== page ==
On March 17th, 2021, Zuora announced the launch of Zuora Collect AI as an addition to its suite of subscription management applications. As a research firm focused on the practical use of AI in the enterprise and a firm that provides guidance on subscription finance, expense management, invoice processing, and business model management, we explored this announcement to consider what aspects of artificial intelligence have been brought into this product and the business value that can be expected from this launch.
Zuora Collect AI is focused on the value of payment processing and collections. This application analyzes a variety of transaction characteristics to discover top drivers that affect payment and revenue recognition. These characteristics include payment methods such as the bank, credit card, or payment gateway involved as well as client characteristics such as the region, payment value, and history of payment success.
Rather than simply treat all customers as a single payment cohort under the same calendar for all payment processing activities, Zuora Collect AI allows for greater granularity of payment pursuit, transaction channels, and recovery tactics. As a result, Zuora customers can be expected to reduce the dunning rates and delinquent payment status while providing a more efficient dunning process for late payers. In addition, Zuora Collect AI collects data daily from a variety of payment gateways and payment methods to continue updating parameters associated with payment success over time.
This use case is a strong value proposition for machine learning in that it combines the volume of billions of transactions across hundreds of currencies and regions and uses this information to solve a million dollar problem for enterprises. Zuora’s use case fits into the framework for practical, high-value AI that Amalgam Insights has advocated for years.
To elaborate on how this is a scalable issue, consider that Amalgam Insights estimates that the average subscription revenue company faces revenue leakage of 2% when using a billing system and will only recover 40 – 50% of that revenue over time. With better tuned and scheduled payment processes, organizations could gain an extra 10 – 20% in revenue recovery.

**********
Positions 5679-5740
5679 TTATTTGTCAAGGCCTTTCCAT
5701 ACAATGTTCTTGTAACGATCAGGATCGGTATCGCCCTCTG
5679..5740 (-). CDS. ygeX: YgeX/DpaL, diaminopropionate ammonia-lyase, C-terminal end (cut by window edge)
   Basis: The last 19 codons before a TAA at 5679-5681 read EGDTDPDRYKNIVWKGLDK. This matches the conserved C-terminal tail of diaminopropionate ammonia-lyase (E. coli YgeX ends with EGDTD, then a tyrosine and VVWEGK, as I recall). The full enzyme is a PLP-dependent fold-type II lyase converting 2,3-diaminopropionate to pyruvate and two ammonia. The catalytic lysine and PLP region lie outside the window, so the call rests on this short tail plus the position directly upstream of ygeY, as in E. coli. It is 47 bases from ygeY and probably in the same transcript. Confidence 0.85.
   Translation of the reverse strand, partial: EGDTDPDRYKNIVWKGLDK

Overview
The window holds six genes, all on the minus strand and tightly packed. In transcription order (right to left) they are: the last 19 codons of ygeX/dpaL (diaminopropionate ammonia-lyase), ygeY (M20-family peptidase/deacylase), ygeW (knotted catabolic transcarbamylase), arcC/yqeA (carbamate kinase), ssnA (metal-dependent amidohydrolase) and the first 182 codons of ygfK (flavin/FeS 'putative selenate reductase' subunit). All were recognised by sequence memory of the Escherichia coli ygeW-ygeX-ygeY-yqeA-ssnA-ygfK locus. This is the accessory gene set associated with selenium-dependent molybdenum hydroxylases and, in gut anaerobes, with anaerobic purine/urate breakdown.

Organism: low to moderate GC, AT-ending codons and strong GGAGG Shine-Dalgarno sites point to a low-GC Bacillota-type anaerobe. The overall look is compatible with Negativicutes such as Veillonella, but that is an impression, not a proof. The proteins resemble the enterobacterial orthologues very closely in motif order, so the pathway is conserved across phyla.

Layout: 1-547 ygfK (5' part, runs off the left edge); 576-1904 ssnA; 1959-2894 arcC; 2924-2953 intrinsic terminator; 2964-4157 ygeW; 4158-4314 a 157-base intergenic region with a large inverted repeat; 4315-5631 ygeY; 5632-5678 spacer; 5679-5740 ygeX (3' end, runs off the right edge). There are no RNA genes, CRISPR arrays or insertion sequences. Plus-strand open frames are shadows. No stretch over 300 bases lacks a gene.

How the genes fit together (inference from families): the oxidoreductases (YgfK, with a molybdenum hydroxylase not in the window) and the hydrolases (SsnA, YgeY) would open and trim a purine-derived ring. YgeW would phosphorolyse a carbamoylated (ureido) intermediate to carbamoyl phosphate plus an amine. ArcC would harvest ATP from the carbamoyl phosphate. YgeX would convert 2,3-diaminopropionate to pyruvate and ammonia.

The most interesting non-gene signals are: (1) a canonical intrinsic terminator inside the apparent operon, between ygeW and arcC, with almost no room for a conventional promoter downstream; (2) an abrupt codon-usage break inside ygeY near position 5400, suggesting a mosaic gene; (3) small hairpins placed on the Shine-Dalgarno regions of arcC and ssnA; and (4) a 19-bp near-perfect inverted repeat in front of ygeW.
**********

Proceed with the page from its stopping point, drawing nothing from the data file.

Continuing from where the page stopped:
This difference would have equated to a 5% – 10% percent increase in net profit in 2020 for the average non-financial services firm that registered a 4% net margin in 2020.
In Zuora’s public-facing documentation, they have documented three organizations (Whitepages, RankingCoach, and Motortrend Group) with results ranging from 10 – 18% increases in payment recovery through the use of Zuora Collect AI compared to manual payment retries and an umbrella policy for retrying payments within collections dunning cohorts.
Although this type of payment analysis could theoretically be done by an on-site data scientist, Amalgam Insights notes that one of the key challenges with expense and payment optimization is the changing nature of the data as new payment types, schedules, quantities, and patterns emerge. Because of these changes, transactional optimization is not served well by creating a one-time model to find optimal payment processing times and patterns for each customer and payment type. At volume, it requires ongoing data intake and monitoring to maintain the efficacy that maximizes revenue optimization which is better served through treating revenue optimization as an ongoing process and service rather than a one-time audit and model creation.
Based on this announcement, Amalgam Insights makes the following recommendation for subscription and usage revenue-based organizations:
First, pursue the use of machine learning to support revenue recovery.
This one activity has the potential to increase your net profit margin by 10% or more even if your organization already has a mature dunning process for subscription customers.
Second, invest in the ongoing maintenance and updating of these models.
To maintain these gains over time, your organization will need to invest in daily data processing and ongoing model optimization to ensure that your payment collection schedules and processes keep up with ongoing trends. Otherwise, Amalgam Insights estimates that the models created will lose their value within 18-24 months and leave the organization back at a point where significant revenue is being unnecessarily lost due to poor dunning and payment processing schedules.
The big takeaway here is that machine learning continues to be brought into the business world to solve the highly transactional analyses that are too time-consuming to be solved through manual analysis or even through traditional data analysis tools. Take advantage of the increasing availability of productized AI and the data associated with digital payments to solve operational issues with million-dollar payback potential.